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Retail chains embrace EAN standards
Sanjay Krishnan in Mumbai |
May 05, 2005
Well, if you thought that organised retailing was organised, think again.
Here are a couple of instances of why what you think may be wrong:
How many times have you gone to a big retail store to find that your favorite brand of shampoo is out of stock
How many times have you gone to a big retail store to find that your favourite brand of toothpaste is available only in a 100 gm pack, while you wanted a 250 gm pack.
We experience the above fairly often. So often that we do not think of it as a problem, but these instances represent lost business opportunities for, both, the manufacturer and the retailer. While you the customer -- you are supposed to be 'King', remember -- have had to make do with a brand of shampoo you did not want or with a smaller pack of toothpaste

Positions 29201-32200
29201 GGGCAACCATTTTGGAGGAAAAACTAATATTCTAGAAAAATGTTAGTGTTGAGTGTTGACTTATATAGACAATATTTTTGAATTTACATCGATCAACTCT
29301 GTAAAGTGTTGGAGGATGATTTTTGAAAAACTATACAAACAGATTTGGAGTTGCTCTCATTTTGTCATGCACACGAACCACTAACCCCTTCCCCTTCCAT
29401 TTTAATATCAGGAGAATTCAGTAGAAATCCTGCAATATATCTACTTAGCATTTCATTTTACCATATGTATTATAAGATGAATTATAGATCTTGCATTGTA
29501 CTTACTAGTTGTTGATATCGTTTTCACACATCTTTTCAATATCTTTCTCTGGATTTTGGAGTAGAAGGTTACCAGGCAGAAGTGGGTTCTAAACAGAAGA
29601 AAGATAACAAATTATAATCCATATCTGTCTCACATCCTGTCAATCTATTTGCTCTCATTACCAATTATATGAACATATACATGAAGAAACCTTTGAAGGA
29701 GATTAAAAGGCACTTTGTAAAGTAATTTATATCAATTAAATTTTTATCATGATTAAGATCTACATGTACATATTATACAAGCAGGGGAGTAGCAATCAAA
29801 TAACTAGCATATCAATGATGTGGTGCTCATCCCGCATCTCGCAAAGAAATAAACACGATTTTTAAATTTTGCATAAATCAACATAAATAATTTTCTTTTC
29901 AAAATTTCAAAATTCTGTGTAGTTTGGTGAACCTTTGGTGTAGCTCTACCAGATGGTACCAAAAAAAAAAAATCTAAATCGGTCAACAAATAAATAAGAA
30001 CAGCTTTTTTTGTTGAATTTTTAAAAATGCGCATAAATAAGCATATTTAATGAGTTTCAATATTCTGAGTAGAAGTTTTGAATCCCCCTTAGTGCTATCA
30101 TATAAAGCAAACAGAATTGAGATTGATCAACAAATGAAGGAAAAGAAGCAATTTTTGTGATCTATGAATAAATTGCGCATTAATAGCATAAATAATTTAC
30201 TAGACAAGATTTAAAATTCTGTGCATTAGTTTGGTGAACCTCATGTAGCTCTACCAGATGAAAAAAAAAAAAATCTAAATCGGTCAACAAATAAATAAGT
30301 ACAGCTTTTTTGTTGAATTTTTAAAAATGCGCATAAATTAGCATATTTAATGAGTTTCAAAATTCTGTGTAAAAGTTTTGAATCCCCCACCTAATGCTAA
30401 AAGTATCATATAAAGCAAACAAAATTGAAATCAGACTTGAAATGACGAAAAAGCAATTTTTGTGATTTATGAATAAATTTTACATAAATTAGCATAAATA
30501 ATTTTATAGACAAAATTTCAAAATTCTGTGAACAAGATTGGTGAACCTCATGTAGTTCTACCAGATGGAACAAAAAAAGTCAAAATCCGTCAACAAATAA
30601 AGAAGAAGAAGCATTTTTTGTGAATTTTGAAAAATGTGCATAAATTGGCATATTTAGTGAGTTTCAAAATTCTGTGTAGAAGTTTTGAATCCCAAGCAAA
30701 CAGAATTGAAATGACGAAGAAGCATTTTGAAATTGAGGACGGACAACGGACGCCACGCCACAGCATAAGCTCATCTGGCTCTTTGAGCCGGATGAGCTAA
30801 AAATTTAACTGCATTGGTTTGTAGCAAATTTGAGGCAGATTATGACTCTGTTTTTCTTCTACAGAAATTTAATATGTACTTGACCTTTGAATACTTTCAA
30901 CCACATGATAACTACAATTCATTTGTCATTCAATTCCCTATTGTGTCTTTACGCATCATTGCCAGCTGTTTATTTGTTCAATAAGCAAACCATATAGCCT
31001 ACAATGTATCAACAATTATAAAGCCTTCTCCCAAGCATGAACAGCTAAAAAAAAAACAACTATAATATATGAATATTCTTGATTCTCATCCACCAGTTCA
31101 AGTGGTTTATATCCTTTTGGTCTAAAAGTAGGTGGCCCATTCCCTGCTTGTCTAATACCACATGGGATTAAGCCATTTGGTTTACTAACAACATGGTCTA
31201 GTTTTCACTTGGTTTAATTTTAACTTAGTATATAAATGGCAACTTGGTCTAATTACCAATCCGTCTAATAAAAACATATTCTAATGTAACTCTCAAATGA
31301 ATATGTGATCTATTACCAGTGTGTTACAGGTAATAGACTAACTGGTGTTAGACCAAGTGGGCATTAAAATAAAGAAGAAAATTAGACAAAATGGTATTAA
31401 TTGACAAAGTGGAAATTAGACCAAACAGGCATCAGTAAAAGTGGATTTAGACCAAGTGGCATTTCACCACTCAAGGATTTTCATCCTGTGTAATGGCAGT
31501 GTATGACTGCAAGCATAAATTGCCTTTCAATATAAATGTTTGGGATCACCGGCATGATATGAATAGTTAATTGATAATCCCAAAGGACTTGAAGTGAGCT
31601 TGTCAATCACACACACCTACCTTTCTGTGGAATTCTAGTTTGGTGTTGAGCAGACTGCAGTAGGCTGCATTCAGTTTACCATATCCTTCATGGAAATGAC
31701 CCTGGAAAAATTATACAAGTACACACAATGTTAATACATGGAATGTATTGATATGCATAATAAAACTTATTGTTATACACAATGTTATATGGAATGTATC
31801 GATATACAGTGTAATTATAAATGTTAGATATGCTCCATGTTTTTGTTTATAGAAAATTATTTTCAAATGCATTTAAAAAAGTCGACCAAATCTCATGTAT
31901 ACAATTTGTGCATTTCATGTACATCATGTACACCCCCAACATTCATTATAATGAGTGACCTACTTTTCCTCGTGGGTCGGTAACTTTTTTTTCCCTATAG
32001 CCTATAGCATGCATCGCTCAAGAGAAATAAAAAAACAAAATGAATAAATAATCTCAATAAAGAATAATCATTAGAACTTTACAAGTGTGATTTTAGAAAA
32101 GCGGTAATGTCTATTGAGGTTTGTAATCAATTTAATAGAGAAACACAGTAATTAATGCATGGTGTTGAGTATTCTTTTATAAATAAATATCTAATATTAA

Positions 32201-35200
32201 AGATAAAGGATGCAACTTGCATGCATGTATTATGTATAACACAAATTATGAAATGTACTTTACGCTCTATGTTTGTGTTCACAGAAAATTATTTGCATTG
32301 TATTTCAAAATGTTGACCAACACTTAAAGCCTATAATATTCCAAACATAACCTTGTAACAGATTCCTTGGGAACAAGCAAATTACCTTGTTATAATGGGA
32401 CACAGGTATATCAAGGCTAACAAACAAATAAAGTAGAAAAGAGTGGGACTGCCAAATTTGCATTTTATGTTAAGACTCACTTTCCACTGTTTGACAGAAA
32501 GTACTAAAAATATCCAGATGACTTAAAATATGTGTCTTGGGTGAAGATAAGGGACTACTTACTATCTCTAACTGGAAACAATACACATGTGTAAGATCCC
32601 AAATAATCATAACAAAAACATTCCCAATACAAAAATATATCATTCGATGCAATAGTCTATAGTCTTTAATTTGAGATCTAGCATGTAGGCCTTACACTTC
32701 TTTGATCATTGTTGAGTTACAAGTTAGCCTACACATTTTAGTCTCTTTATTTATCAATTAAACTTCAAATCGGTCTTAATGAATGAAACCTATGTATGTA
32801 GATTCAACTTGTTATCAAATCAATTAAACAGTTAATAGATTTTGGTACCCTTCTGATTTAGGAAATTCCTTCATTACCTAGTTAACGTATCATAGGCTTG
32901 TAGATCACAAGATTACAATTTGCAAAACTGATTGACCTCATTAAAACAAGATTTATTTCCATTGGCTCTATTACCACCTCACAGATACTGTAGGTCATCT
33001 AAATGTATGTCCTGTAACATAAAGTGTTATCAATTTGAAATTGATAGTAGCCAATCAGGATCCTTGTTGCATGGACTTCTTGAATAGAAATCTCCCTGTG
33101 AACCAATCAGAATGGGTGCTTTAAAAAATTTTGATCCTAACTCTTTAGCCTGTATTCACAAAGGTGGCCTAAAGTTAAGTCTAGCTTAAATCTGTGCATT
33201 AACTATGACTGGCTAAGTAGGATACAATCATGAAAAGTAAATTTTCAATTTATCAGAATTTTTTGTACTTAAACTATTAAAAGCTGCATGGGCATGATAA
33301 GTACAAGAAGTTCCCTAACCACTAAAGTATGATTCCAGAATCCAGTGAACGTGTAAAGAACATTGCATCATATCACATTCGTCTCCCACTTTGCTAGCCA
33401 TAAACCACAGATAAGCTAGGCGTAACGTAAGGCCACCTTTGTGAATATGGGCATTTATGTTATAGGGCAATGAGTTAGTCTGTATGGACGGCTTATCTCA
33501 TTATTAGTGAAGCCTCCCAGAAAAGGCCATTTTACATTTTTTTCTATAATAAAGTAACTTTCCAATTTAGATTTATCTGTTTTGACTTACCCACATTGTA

So did you get served what you wanted? The answer is a resounding 'No.'
All this though is set to change. Thanks to a movement called 'The Efficient Consumer Response (ECR) India.' The ECR movement was started in the fast moving consumer goods (FMCG) sector in India in late 1999. A body called EAN India facilitated the formation of a core group by bringing together retailers/manufacturers and other potential supply chain trading partners.
EAN India itself is an affiliate of GS1 (formerly EAN International), Belgium, which has 101 EAN organisations representing 155 countries across the world.
It represents a collaborative effort between the industry and government at bringing international best practices and standards into India. Over one million companies across the world use EAN.UCC standards.
With over 5 billion barcodes being scanned each day at retail point of sale outlets worldwide, EAN.UCC standards have now become the de-facto standards in retail.
EAN is the European Article Numbering System.
According to K Radhakrishnan Chairman, ECR India, the ECR forum in India is working towards making EAN the international standard barcode, mandatory for all products sold in India after March 2006.
In July 2000, ECR India was set up as a non-profit 'Association of Persons' (AOP), and today 36 companies representing a fairly large mix of retailers and manufacturers are part of this.
Good for customers